Some 15 million UK consumers suffered major broadband outage in past year

Study covering first full year of lockdown reveals how millions of home-workers and home-schoolers experienced internet outages when they would usually have been at their workplaces or in school

As the Covid pandemic broke, the worst fear of the UK’s network providers was that their infrastructures would struggle to deal with the unprecedented added demand on their infrastructures as homes became a centre of work and education as well as leisure, but even though the nets coped well in the main, research has now shown that homes suffered vastly increased outages.

Data from comparison and switching service has revealed that nearly 15 million UK consumers have suffered broadband outages lasting three hours or more in the past year – three times higher than the previous 12 months. Moreover, the average home affected by broadband outages was left offline for more than two days over the course of 12 months.

Such issues have significant consequences for the UK economy. calculated that with millions of people relying on home broadband connections to do their job, the UK lost 16 million working days in the past year to outages. Broadband issues are estimated to have cost the economy almost £5bn in lost work time.

Yet even though they suffered a clear inconvenience, only two-fifths of customers who experienced outages complained to their provider about the issue. More than a third (37%) of frustrated broadband users did, though, say they were tempted to switch broadband providers because of the issue.

In the study, residents of Belfast suffered the shortest amount of downtime, with the city reporting only 11 hours of downtime in 12 months. Edinburgh was found to be the UK’s outage capital, with residents suffering the longest time without broadband per person and losing nine million hours of broadband over the year. noted that that was a major turnaround from last year’s research, which found that the Scottish capital experienced some of the fewest outages in the UK. Bristol emerged as England’s outage hotspot, with an average downtime of 109.3 hours, almost 13 hours more than England’s second worst city, Leeds. Bristol was also identified as a clear outage leader in the previous year’s study.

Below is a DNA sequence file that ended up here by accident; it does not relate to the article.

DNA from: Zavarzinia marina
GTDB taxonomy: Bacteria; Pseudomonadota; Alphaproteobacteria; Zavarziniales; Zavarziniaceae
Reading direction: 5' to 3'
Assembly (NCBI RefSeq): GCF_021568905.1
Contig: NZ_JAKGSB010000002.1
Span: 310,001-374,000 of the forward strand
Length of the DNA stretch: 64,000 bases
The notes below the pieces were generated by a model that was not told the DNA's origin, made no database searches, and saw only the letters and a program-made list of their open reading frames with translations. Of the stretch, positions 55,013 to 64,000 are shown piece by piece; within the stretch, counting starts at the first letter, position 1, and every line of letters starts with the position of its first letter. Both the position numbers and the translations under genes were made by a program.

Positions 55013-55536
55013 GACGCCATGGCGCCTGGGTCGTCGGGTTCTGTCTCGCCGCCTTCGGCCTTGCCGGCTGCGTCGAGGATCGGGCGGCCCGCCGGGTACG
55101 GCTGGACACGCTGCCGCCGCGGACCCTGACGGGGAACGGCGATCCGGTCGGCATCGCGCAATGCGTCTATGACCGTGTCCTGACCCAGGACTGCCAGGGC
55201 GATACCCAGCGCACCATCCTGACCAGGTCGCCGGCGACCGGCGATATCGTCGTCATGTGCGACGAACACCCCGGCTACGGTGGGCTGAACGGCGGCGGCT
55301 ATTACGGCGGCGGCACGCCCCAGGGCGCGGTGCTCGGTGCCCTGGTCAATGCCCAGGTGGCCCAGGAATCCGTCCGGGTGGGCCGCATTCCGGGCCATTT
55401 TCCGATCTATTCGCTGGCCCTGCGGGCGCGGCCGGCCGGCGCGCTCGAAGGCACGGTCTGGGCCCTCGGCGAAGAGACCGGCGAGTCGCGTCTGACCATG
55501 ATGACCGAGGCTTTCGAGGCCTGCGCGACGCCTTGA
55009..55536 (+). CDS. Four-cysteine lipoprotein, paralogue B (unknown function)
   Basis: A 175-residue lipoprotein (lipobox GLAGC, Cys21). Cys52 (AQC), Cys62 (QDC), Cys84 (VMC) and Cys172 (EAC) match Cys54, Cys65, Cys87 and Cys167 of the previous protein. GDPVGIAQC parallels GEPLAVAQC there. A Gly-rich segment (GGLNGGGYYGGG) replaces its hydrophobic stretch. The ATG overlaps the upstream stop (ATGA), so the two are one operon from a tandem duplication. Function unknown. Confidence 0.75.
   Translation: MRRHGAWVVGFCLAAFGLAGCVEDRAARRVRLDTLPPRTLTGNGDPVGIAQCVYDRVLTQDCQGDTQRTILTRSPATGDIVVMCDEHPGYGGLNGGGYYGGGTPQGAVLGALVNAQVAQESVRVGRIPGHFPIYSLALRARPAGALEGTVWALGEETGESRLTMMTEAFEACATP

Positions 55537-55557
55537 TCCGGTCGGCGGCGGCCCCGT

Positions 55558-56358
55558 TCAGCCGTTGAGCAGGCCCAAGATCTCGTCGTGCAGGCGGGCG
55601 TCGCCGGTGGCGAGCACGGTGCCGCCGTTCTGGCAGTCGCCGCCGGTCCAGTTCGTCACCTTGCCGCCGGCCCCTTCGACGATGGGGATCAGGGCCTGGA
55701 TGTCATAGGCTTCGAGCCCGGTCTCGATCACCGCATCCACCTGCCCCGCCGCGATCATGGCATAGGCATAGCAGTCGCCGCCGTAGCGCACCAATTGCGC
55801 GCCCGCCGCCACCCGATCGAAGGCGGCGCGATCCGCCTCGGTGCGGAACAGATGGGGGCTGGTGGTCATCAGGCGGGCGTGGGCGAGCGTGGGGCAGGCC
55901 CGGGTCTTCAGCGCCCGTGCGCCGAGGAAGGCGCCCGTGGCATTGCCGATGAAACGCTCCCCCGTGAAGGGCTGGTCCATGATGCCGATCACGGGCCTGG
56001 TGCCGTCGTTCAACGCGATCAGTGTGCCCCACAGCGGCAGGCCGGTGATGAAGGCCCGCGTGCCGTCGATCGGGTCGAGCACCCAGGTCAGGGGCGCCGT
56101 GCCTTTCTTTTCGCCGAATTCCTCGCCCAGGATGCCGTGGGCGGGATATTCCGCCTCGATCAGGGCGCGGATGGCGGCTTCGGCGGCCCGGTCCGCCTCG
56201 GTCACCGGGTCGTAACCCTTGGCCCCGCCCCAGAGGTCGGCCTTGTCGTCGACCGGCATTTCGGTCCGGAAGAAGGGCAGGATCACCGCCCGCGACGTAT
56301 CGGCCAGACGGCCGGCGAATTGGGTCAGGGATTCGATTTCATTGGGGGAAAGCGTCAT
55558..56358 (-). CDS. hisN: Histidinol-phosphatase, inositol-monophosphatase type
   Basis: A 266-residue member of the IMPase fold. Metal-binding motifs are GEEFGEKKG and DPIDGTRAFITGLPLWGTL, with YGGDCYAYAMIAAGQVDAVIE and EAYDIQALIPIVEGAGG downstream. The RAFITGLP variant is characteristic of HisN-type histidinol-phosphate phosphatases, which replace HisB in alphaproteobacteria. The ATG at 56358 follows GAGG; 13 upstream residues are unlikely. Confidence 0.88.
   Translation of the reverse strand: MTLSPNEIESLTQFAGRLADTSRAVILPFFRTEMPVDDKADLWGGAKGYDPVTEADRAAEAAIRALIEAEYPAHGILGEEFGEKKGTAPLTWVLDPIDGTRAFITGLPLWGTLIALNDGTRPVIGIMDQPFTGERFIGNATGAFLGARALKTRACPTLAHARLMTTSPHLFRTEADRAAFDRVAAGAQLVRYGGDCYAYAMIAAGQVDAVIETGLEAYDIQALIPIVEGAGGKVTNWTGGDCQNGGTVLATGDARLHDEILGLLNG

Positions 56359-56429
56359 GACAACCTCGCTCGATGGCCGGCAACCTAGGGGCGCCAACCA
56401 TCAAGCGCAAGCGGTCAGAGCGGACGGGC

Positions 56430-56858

One consequence of being offline for so long was that more than a third of people (36%) turned to their mobile data when an outage struck, with almost two-thirds of those (63%) burning through their whole monthly data allowance.

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This reflected a February 2021 study from mobile operator O2, which found that as the UK retuned to working and learning under one roof after the post-Christmas lockdown, connectivity issues were leading to people relying on their mobile data more than ever to stay online during the day.

On 5 January, the UK government launched its Get help with technology programme, aiming to increase data allowances on mobile devices to support disadvantaged children and expanding temporarily allowances for mobile phone users on certain networks so that children and young people can access remote education while their face-to-face education is disrupted. 

Commenting on the findings and the consequences, Ernest Doku, broadband expert at, said: “Outages have affected the country like never before over the past 12 months… This report covers the first full year of lockdown measures, in which millions of home-workers and home-schoolers have experienced internet outages when they would usually have been at their workplaces or in school. When you’re trying to get things done, not being able to stay connected can be infuriating, and made worse when a provider fails to communicate with their customers properly.”

In a potential call to action for broadband users, advised users that if their connection was down for more than two days they could be entitled to compensation of just over £8 a day. It added that most of the UK’s big broadband providers are signed up to the auto-compensation scheme from UK communications regulator Ofcom. These rules were relaxed during the pandemic as providers focused on keeping the country running, but are up and running again.

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